MR. LECOMPTE: Well, we’ve made a number of announcements already about various surrogates and entertainers who will be performing at various Inaugural events. Honestly, I don’t have the details on which of those performers will be attending the ceremony itself. A lot of them have rehearsals and other commitments throughout their time here in Washington, but I would point you to the public announcements that have been made about performers that will be in town.
MODERATOR: New York, do you have another question?
QUESTION: Yes. Secondly, as a media house, we got a lot of gifts from our readers, says the greeting cards, toys, CDs, for President Obama and his family. So what should I do with these gifts? Can I bring or send them to inauguration committee, because all of them are addressed to the Obama family?
MR. LECOMPTE: (Laughter.) I think we can get back to you. I’m not sure I – I’m sure that we appreciate them, but we’ll look into that and get back to you.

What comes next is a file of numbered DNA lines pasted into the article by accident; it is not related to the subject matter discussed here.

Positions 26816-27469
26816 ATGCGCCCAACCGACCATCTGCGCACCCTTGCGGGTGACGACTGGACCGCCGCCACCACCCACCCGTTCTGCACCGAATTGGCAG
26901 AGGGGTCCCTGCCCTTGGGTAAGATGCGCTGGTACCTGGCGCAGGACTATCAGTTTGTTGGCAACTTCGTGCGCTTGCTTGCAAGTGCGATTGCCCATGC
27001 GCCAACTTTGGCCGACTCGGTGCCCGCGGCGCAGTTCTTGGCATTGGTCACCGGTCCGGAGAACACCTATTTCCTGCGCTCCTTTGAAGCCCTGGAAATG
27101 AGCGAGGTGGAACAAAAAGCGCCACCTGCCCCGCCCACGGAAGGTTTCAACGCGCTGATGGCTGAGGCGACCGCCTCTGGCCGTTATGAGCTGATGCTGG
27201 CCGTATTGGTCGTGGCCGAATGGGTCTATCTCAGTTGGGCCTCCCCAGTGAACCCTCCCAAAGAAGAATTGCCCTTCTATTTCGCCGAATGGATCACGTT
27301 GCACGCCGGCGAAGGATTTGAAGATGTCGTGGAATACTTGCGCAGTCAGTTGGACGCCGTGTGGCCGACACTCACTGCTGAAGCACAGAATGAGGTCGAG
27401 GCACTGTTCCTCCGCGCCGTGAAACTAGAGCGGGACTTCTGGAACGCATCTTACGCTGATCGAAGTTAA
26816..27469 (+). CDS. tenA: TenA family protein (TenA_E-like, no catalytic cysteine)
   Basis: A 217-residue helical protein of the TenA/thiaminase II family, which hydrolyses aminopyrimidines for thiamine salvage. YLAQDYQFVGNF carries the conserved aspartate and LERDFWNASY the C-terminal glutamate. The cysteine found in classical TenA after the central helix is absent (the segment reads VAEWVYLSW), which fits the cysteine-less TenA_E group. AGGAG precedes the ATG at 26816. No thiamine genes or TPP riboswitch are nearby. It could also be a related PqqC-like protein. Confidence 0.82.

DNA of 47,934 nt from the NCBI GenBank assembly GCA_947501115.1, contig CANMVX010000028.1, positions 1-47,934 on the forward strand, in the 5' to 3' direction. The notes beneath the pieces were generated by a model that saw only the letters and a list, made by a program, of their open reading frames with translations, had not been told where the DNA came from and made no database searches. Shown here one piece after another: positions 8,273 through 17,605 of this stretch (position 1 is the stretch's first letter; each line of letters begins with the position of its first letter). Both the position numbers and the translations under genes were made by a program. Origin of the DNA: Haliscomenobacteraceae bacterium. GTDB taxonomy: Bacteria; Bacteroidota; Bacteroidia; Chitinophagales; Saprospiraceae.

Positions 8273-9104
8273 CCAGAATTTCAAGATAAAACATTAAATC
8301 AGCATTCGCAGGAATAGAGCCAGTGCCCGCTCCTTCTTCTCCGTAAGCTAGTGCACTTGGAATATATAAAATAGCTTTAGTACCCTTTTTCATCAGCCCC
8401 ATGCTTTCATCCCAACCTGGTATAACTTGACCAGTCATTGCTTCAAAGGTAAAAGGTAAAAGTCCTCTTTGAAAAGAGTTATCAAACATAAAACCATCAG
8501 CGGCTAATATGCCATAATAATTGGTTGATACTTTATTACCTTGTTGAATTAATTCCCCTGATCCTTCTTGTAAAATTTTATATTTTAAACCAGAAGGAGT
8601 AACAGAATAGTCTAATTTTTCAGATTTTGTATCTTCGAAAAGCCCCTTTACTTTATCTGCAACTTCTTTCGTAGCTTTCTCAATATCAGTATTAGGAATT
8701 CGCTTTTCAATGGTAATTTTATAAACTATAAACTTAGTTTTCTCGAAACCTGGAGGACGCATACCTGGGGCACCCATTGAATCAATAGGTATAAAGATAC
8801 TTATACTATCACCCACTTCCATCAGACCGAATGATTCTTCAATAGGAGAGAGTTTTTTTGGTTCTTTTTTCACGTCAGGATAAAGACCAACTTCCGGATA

QUESTION: Hello. Simon Carswell. I work with The Irish Times in Dublin. I wanted to ask about the budget. You spoke about the budget remaining roughly the same as the last time. But the concerns that were raised about public safety issues last time around, is this going to mean that any precautions that are taken this time, is that going to lead to an increase in the funds allocated from public funds?
And also, could I ask as well, is what precautions are being taken to prevent a repeat of the public safety concerns that happened last time? Thanks.
MR. LABOLT: Sure. Well, I think for all security questions, both the Secret Service and the Joint Congressional Committee on Inaugural Celebrations are responsible for that function and the best place to go. But again, I think we foresee a very similar budget and expenditure to what we had the last time around.
In terms of official events around town, one of the reasons there will be – the balls will be concentrated into one space so that it doesn’t require shutting down 10 different points in town, yet we can still accommodate nearly the same amount of people. So in some ways I think we’ve gotten a little bit smarter about how to handle it this time around and it shouldn’t have a significant impact on the budget.